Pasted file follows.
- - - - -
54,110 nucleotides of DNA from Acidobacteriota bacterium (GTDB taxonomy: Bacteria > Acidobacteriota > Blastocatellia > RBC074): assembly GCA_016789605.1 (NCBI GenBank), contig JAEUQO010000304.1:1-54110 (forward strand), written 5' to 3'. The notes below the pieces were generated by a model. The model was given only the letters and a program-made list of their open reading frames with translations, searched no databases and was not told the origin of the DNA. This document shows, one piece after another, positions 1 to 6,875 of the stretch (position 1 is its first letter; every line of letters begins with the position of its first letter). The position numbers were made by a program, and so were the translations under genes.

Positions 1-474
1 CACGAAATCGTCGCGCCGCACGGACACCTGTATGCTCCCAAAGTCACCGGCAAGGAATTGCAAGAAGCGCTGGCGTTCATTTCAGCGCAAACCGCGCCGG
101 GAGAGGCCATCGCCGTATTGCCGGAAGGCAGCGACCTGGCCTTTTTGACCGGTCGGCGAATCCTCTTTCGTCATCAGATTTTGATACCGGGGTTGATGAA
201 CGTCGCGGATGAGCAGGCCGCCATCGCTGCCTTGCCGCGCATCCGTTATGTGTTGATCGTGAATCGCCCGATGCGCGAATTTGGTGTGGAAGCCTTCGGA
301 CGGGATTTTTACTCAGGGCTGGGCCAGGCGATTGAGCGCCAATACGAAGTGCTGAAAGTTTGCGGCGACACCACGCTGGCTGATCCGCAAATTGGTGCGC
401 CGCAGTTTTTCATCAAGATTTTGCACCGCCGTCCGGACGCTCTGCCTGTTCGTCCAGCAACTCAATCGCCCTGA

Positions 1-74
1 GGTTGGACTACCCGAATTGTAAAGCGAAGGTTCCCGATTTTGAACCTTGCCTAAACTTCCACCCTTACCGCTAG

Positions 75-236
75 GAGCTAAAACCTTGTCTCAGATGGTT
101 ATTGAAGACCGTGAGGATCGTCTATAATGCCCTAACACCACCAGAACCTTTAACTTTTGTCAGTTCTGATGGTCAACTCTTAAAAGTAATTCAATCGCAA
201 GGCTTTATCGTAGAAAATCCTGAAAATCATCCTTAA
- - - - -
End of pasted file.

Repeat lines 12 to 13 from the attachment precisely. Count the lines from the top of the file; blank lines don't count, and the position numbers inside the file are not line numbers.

101 ATTGAAGACCGTGAGGATCGTCTATAATGCCCTAACACCACCAGAACCTTTAACTTTTGTCAGTTCTGATGGTCAACTCTTAAAAGTAATTCAATCGCAA
201 GGCTTTATCGTAGAAAATCCTGAAAATCATCCTTAA